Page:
Pune Residents Approach Bombay High Court Due To Water Scarcity In Urban Areas, 11 Organisations Have Filed PIL

Bombay High Court

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Pune, 8th August 2022: The water scarcity in Pune forces the residents of urban areas of the Pune district to approach the Bombay High Court for a solution.

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Eleven prominent NGOs, Housing Federations, Akhil Bhartiya Grahak Panchayat, and Resident Associations across Pune filed a PIL 19428/2022 on 5th August:

1) Wagholi Housing Societies Association’s Mr Nitin Kumar Jain, Director


2) Pune District Co-Operative Housing Societies and Apartments Federation’s Mr. Suhas Patwaradhan, Chairman


3) Akhil Bharatiya Grahak Panchayat’s Mr.Vijay Ganapati Sagar,Sanghatak


4) Pimpri-Chinchwad Co-operative Housing Societies Federation Ltd’s Mr Dattatray Deshmukh, Chairman


5) Baner Pashan Link Road Welfare Trust’s Mr Rajendra Chuttar, President


6) Balewadi Residency Co-operative Housing welfare federation Ltd’s Mr Ramesh Gangadhar Rokade, Chairman


7) Dear Society Welfare Association’s Mr Yuvaraj Uttam Pawar, Chairman


8) Bavdhan Citizens Forum’s Dushyant Omprakash Bhatia, Member


9) Hinjawadi Employees and Residents Trust’s Mr Dnyanendra Chandrabhanu Hulsure, President


10) Aundh Vikas Mandal’s Mrs Vaishali Jayant Patkar


11) Association of Nagar Road Citizens Forum’s Mrs Qaneez E Fatemah Sukhrani Convenor


PIL is filed against:




1. Union of India (Department of Water Resources)


2. Central Ground Water Board


3. State of Maharashtra (Water Resources Department)


4. Maharashtra Jeevan Pradhikaran 5. Maharashtra Water Resources Regulatory Authority


6. Pune Municipal Corporation


7. Pimpri Chinchawad Municipal Corporation


8. Pune Metropolitan Region Development Authority


9. Zila Parishad Pune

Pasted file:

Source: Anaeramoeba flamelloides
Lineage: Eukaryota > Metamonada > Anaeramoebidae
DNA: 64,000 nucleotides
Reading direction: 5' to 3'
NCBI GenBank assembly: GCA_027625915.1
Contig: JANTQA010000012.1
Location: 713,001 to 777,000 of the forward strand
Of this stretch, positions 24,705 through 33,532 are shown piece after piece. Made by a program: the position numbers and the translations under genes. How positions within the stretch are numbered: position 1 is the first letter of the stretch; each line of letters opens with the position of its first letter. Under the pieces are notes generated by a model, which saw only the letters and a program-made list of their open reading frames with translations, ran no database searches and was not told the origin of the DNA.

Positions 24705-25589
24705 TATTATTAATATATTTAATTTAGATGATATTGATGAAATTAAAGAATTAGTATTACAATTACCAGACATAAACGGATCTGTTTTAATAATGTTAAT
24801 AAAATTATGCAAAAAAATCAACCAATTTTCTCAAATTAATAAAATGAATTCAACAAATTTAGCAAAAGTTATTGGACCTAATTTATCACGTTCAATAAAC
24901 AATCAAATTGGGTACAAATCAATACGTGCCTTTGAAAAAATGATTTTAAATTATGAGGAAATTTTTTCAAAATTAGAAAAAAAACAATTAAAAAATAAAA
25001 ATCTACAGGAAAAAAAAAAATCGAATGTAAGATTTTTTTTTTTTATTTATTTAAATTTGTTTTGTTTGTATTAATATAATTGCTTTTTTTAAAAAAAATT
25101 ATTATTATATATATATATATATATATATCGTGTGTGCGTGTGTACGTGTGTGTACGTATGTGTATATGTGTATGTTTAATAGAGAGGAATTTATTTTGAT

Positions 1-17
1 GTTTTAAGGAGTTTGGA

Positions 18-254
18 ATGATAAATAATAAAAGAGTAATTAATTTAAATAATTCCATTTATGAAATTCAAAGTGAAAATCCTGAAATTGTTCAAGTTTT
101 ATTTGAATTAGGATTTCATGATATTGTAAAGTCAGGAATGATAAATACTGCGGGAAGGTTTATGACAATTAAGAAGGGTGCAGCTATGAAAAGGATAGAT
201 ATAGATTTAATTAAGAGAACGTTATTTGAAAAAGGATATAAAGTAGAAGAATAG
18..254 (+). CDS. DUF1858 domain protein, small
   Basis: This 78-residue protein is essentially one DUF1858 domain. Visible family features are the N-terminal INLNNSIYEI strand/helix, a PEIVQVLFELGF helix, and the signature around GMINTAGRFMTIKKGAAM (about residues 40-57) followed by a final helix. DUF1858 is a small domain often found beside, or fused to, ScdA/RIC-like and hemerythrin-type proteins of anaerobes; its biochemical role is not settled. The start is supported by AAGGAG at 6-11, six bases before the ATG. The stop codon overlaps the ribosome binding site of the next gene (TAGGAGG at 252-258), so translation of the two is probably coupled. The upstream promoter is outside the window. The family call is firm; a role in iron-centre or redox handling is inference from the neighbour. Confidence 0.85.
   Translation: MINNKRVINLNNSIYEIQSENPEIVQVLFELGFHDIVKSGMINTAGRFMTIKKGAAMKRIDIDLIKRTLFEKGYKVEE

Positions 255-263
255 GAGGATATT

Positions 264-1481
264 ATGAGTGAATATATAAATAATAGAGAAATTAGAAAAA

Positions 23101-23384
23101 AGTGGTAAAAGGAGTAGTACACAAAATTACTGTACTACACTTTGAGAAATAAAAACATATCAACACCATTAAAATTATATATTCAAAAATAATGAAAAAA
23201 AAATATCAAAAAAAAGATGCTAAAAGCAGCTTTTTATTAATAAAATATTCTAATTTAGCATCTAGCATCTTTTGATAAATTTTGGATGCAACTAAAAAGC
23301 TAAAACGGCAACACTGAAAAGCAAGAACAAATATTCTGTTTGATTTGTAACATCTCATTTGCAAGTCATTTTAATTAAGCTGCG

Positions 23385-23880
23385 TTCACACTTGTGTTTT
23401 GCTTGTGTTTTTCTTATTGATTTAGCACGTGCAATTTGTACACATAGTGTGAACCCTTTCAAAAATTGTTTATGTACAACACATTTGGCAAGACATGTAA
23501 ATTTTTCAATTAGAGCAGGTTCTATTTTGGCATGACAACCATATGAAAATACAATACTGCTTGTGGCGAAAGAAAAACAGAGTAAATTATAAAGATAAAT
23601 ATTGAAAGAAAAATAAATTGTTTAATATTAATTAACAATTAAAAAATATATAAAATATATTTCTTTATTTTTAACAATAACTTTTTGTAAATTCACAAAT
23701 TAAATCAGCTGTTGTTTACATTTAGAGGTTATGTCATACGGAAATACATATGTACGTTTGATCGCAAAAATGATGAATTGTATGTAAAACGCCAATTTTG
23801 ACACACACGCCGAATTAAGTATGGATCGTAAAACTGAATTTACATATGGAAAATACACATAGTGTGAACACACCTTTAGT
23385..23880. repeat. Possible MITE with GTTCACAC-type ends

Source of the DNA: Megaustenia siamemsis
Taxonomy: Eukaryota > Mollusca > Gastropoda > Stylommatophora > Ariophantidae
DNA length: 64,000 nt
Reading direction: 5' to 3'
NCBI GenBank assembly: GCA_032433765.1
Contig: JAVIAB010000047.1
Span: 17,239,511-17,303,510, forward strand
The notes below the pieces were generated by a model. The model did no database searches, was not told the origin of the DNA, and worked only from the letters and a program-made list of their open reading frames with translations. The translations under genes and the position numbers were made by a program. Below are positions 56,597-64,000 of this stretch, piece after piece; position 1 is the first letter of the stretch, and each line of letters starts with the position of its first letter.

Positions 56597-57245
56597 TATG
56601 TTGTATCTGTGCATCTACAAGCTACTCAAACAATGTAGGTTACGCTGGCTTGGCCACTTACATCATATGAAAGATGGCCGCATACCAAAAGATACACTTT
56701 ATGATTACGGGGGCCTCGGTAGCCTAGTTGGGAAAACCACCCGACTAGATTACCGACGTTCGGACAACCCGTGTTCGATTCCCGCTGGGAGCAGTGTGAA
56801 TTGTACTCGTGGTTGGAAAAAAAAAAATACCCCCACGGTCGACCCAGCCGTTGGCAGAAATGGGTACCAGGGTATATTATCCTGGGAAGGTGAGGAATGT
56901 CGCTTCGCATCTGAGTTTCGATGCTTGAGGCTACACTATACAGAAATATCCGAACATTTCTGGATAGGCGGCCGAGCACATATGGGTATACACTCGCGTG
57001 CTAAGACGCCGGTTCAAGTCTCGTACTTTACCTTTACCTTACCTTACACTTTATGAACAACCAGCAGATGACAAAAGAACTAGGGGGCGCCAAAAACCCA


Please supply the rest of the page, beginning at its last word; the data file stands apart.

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Pune district has approximately 18,000 Co-operative Housing Societies, 15,000 Housing Apartment Complexes, and other kinds of residential premises.




Almost all the urban regions of Pune District coming under PMC, PCMC, the PMRDA, the Zilla Parishad Pune and other local authorities are facing extreme shortage of domestic use water supply from the local authorities.




The Residents, Housing Societies, and Apartment Complexes are forced to spend huge amounts of money to purchase daily domestic use and drinking water from private vendors. In some cases, a single housing society is forced to spend over One Crore and Fifty Lakhs Rupees (1,50,00,000/- Rupees) per year to purchase domestic use water. Urban areas in the Pune district are now under a strong grip of the water tanker mafia.




People are forced to consume unchecked, possibly polluted, and expensive water for daily domestic use. People have no way to know what is the source and quality of water that is supplied by private water tankers.




The local NGO’s and Residents associations have conducted several meetings with respective local authorities, made representations to the respective local bodies/authorities however the situation remains to be precarious and such efforts have not resulted in any improvement in water supply.




There has been tremendous growth in the population of Pune District since the past 2 decades which in turn has led to increase in construction activity of residential and commercial premises. When the builders receive the permissions for new constructions, they are blatantly notified by the authorities that the builders will have to make their own arrangements for the construction activity and for the residents who will occupy the new premises. The Builders rampantly dig borewells and exploit the ground water without any accountability.




For the past 3 to 4 years even after receiving ample rainfall, the residents of urban areas of Pune district are facing severe water shortage. On the other side the concrete jungle is increasing in an unfettered manner in and around urban areas of Pune. This raises the question over sustainability of the growth and development plans of Pune District and its local bodies.